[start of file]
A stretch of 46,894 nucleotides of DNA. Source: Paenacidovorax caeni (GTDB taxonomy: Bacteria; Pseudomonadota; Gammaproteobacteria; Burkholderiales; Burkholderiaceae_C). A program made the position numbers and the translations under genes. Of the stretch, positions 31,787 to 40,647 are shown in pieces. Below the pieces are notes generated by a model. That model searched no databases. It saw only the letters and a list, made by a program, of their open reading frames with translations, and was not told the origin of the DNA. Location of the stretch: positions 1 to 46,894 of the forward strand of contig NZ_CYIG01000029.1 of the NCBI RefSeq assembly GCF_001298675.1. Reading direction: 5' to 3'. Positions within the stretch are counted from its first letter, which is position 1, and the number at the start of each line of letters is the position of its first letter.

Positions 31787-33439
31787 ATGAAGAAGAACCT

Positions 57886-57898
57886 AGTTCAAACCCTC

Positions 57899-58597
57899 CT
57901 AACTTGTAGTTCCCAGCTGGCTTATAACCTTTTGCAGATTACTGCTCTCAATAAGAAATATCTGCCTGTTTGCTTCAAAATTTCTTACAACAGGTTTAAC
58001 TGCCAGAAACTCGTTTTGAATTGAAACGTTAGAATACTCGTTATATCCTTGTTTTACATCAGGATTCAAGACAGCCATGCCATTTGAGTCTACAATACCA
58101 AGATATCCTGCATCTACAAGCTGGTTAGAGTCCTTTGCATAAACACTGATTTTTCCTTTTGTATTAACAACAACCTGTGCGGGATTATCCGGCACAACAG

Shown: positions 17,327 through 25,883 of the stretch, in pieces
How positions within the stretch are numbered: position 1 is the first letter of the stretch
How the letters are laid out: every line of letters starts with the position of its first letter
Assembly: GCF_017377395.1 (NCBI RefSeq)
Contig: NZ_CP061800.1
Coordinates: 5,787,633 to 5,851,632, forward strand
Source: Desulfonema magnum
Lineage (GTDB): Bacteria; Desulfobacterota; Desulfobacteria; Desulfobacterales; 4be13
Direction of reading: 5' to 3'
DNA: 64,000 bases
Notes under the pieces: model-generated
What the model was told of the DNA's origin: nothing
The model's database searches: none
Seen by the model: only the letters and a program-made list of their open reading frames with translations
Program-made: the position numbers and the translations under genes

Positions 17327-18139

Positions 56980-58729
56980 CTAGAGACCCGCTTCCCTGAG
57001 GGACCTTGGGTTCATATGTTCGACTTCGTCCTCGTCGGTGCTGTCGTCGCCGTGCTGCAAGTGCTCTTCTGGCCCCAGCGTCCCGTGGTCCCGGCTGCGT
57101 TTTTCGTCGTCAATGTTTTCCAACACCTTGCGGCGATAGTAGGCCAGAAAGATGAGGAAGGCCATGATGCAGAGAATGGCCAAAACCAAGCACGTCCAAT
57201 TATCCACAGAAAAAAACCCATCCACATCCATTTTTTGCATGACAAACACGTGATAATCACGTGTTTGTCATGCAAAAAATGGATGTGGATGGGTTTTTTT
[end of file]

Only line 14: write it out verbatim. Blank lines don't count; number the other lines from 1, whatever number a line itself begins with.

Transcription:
Assembly: GCF_017377395.1 (NCBI RefSeq)